Female cones typically expand from buds in the spring, remaining small, closed, and often reddish in color for the first year. Pollination occurs the second year, after which cones expand rapidly, turning green in color and then brown as they mature. Cones can begin to open in fall of this second year, but seeds may release throughout winter. Cones begin to fall from trees soon after, but, depending on species, may remain on tree for years.
Our cone counts record an estimate of the number of cones seen through binoculars together with the fraction of the crown that the count represents. This is the basis for a binomial likelihood in model fitting, binom(yc|n, p), with known y (cone count), c (seeds per cone), and p (canopy fraction) and unknown n. We count both the number of green, unopened cones that will open this year and the brown cones that opened last year. The count of cones opened last year is a minimum count, because some cones may have already fallen.
Cones have two seeds per bract. To obtain seeds per cone, cones are sampled from multiple individuals and locations and counted.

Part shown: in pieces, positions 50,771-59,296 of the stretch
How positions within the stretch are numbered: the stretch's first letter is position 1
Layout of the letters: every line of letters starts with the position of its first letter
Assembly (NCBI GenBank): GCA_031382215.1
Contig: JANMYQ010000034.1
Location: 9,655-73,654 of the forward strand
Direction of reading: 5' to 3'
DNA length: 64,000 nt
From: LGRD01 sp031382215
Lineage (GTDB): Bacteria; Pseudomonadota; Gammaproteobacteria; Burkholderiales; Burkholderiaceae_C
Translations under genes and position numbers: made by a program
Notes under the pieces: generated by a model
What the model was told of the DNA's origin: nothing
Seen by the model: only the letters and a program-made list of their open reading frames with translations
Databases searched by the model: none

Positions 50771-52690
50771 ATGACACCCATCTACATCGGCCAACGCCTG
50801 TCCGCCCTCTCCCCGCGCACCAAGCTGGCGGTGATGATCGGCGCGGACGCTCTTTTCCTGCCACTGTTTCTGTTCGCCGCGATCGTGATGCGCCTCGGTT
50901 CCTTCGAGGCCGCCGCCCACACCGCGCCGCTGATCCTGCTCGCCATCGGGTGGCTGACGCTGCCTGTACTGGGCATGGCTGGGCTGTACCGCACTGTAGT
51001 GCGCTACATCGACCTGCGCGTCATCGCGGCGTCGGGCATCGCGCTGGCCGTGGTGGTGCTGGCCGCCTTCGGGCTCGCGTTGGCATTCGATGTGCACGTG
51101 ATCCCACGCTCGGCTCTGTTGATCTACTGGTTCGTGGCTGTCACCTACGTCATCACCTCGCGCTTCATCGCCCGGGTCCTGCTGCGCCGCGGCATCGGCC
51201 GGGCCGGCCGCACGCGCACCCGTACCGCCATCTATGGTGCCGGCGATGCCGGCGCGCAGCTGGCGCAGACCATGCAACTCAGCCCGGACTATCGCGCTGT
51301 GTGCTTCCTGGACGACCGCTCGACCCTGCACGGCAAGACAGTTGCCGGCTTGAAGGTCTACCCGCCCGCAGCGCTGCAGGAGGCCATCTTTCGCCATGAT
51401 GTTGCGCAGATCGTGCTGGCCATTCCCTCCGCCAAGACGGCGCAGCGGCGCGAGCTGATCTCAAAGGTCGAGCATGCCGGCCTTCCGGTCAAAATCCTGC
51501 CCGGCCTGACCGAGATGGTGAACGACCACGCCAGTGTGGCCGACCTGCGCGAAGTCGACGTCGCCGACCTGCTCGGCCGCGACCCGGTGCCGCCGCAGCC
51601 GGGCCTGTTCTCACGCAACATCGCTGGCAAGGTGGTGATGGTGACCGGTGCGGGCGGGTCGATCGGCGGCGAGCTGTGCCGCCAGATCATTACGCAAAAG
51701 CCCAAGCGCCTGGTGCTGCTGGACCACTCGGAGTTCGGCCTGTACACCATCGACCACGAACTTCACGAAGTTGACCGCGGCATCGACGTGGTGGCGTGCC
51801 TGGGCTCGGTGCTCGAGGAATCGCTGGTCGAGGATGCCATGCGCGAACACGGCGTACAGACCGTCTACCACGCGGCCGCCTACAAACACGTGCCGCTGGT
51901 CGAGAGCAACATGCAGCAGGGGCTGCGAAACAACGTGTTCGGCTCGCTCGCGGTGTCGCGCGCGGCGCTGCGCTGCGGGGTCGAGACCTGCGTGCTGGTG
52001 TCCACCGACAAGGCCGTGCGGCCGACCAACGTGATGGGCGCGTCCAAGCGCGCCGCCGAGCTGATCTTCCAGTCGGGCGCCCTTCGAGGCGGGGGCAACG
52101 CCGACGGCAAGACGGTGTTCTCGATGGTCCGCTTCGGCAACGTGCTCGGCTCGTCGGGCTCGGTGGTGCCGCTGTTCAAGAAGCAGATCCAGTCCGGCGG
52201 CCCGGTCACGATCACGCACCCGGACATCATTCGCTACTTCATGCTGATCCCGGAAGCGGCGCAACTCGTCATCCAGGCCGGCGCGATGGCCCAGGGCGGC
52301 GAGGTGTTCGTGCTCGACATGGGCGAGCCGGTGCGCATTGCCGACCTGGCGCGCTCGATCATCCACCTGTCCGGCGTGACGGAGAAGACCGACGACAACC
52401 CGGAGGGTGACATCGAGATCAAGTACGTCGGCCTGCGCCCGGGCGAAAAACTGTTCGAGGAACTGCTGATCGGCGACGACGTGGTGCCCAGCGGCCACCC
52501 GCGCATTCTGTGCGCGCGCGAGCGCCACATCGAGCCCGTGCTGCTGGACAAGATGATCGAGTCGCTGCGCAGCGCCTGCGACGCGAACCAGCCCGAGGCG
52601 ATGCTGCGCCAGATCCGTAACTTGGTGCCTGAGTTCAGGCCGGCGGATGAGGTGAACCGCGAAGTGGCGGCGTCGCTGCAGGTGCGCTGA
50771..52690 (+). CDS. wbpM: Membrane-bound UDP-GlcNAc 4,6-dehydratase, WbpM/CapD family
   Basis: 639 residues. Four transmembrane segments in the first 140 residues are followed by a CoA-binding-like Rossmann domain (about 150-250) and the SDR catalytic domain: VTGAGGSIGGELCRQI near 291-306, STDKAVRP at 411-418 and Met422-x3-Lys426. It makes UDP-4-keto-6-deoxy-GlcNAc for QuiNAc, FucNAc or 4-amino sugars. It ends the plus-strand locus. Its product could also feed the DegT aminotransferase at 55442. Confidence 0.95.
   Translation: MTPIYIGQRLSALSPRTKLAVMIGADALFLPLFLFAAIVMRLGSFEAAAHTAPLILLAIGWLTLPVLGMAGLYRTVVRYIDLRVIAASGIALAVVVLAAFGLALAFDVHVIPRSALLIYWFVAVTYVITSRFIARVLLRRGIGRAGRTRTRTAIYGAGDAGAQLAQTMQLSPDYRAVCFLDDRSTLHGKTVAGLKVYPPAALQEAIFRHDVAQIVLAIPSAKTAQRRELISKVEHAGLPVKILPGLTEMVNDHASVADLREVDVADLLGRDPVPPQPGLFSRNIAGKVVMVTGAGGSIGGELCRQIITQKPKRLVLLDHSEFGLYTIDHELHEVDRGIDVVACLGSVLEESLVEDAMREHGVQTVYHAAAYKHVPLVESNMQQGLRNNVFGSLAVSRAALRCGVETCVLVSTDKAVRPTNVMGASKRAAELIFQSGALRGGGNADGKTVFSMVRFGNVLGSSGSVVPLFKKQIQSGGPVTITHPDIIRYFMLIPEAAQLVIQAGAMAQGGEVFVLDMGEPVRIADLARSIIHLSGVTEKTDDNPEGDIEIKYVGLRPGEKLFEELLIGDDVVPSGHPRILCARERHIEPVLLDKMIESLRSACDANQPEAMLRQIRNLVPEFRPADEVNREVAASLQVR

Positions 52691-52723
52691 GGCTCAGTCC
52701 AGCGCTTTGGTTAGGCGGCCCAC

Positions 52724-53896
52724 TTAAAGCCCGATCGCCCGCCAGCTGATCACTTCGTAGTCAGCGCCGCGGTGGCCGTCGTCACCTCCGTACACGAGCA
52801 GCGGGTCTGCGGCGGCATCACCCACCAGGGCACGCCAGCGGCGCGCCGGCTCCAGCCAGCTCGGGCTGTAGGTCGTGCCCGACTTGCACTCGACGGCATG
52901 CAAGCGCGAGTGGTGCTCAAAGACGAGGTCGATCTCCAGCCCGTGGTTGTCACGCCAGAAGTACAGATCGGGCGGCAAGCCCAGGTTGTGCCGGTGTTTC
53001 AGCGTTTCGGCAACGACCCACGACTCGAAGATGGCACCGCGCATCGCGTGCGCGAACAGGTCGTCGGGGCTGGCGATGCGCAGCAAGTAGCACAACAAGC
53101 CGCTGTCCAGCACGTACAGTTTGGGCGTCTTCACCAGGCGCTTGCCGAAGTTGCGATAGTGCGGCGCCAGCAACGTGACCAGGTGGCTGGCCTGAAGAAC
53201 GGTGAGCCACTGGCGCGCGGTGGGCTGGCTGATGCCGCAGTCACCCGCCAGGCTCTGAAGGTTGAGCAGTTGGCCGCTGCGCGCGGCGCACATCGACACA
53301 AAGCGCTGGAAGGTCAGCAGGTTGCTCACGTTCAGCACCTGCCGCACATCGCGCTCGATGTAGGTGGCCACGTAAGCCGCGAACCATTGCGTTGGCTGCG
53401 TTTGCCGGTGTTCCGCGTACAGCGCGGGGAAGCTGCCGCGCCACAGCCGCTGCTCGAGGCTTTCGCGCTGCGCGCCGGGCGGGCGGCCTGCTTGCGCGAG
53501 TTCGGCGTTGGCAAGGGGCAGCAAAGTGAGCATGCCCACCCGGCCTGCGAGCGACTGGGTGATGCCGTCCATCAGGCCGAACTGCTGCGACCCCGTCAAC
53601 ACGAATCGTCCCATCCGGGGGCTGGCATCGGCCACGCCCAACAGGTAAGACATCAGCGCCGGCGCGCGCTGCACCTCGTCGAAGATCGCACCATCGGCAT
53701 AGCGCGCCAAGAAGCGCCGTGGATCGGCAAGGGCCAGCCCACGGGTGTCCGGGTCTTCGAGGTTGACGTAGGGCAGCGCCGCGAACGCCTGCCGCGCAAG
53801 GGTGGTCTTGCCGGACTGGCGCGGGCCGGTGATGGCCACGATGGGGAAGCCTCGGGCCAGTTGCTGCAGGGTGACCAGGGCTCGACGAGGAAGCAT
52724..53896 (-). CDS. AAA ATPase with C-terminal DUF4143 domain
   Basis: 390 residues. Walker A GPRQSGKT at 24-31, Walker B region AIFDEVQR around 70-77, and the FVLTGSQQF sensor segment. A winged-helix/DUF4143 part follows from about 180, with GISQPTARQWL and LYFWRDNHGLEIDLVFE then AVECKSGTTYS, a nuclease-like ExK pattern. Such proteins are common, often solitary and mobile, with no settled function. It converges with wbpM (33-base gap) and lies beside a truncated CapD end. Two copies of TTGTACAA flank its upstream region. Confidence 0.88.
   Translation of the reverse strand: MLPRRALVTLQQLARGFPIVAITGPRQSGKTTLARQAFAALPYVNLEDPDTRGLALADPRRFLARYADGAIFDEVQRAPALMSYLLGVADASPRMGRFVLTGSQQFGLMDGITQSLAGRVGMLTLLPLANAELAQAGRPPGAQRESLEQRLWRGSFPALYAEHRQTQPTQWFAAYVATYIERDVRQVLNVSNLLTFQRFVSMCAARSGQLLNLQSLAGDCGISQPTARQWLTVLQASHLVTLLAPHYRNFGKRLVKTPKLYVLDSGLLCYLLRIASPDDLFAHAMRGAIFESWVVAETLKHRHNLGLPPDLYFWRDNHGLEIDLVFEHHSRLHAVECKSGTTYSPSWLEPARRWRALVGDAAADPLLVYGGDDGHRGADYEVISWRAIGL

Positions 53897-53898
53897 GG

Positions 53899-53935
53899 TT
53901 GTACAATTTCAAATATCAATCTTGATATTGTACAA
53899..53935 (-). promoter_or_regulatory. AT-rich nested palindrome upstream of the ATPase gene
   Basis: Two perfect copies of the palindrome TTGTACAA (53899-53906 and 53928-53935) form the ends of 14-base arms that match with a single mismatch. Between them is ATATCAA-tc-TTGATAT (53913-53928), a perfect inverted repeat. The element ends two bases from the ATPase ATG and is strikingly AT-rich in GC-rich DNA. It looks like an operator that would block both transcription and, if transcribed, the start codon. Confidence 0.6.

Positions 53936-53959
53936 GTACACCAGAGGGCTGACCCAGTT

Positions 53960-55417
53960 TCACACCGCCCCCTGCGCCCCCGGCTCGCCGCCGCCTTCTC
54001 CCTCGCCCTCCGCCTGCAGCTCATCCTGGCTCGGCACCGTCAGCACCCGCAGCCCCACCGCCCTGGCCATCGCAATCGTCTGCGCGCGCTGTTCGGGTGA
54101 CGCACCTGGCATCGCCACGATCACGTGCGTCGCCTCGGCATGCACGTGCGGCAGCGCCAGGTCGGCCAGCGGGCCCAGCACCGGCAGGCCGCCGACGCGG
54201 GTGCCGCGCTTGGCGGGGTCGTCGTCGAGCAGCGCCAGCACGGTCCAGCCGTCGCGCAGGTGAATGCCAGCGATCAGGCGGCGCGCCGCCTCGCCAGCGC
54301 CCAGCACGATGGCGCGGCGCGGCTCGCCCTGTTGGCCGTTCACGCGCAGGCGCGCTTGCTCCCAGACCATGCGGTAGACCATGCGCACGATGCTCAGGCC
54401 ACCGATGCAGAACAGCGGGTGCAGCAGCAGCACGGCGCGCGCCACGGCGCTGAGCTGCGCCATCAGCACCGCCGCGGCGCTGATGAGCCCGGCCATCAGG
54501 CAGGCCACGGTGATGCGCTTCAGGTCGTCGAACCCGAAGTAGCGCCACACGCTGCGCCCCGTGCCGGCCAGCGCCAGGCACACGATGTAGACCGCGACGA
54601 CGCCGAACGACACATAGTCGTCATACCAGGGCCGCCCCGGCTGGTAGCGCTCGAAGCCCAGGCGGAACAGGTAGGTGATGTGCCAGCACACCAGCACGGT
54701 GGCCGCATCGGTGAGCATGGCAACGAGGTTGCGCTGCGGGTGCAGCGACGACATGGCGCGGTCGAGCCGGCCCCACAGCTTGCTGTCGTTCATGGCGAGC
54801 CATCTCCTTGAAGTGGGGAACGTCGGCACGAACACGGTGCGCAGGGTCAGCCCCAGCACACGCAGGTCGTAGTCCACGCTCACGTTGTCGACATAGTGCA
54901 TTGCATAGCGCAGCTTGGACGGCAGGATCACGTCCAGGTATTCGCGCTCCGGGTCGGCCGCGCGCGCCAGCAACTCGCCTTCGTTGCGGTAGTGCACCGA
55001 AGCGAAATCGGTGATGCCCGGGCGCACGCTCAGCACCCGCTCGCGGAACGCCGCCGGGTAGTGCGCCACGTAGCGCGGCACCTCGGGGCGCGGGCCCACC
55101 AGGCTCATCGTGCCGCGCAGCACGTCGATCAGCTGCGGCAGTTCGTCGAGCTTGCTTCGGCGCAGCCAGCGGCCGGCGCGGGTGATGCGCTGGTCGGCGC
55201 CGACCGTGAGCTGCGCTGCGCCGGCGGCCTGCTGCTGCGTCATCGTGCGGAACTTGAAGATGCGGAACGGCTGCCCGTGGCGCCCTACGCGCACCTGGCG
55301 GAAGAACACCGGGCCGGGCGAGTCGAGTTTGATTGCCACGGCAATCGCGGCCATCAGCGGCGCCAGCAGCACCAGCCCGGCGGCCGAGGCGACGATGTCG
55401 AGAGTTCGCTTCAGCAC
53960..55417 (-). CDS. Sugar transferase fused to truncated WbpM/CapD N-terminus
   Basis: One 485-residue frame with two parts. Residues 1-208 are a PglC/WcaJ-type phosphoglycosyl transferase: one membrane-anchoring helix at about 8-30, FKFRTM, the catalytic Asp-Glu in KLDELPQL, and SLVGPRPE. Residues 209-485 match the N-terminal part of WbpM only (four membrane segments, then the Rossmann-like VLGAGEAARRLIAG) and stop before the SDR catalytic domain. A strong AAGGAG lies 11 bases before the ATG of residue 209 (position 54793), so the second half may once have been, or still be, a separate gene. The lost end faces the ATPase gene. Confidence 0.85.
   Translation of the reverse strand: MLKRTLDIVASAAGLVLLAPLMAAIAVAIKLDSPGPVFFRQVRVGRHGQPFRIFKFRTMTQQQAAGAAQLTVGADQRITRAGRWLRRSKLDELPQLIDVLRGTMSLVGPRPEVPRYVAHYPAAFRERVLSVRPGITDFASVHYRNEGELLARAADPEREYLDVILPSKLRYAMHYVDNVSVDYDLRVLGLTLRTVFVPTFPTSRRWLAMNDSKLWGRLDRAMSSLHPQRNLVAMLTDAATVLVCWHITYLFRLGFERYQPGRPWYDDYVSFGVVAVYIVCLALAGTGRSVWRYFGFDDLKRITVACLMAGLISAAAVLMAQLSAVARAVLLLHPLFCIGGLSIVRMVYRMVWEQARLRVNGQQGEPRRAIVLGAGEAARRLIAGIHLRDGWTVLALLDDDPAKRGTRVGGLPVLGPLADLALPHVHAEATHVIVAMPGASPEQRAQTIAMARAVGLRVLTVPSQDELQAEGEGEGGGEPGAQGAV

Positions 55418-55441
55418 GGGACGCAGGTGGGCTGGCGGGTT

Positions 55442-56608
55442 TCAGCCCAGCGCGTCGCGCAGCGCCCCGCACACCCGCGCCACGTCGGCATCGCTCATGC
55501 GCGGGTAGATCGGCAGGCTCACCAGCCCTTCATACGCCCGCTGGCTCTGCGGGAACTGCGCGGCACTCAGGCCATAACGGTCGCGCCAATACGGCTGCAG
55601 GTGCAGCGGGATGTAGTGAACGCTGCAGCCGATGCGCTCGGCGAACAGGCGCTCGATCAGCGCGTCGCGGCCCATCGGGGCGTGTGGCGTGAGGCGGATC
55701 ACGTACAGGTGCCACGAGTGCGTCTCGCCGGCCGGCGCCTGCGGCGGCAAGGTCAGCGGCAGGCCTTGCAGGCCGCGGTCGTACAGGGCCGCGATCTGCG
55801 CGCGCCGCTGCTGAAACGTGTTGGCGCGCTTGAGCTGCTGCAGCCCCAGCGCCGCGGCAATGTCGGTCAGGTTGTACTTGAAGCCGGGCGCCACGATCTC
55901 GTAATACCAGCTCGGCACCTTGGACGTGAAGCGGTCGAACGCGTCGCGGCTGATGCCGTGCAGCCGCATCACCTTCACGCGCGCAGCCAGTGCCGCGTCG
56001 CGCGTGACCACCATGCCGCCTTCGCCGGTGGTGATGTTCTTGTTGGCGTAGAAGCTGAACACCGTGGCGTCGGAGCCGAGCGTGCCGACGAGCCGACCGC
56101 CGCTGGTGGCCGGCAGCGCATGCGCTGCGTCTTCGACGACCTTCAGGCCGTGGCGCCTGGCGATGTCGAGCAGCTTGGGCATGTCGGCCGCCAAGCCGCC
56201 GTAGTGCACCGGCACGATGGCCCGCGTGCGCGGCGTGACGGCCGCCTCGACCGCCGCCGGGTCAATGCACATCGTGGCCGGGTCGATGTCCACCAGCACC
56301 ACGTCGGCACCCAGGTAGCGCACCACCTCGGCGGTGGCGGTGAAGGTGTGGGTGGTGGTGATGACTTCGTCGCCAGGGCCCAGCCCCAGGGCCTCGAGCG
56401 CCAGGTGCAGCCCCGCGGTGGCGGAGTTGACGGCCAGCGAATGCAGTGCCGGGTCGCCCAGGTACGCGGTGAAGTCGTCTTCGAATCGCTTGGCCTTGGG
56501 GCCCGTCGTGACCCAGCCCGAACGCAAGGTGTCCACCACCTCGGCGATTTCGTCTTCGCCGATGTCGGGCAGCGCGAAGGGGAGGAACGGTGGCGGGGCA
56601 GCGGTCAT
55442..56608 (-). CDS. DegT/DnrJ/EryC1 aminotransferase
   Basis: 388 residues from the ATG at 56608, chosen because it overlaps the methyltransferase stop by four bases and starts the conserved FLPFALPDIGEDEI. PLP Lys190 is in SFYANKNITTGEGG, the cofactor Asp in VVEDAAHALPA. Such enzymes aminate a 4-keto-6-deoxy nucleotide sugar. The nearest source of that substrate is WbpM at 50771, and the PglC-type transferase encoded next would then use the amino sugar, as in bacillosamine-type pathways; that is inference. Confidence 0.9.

P. contorta can produce both serotinous cones, which remain closed and attached to the stem until opened by heat during fire, and non-serotinous cones, the latter opening in autumn and releasing seeds like most other species. The proportions of serotinous and non-serotinous cones varies by individual tree. For this species, we record each individual as serotinous, non-serotinous, or mixed.
Seed predation begins in the canopy, where squirrels dismember them and song birds can extract seeds after cones open and before seeds are dispersed. Uncertainty in the model has to allow for variation in seeds per cone, in addition to cone production and seed dispersal. Due to canopy predation, seed trap counts are conservative.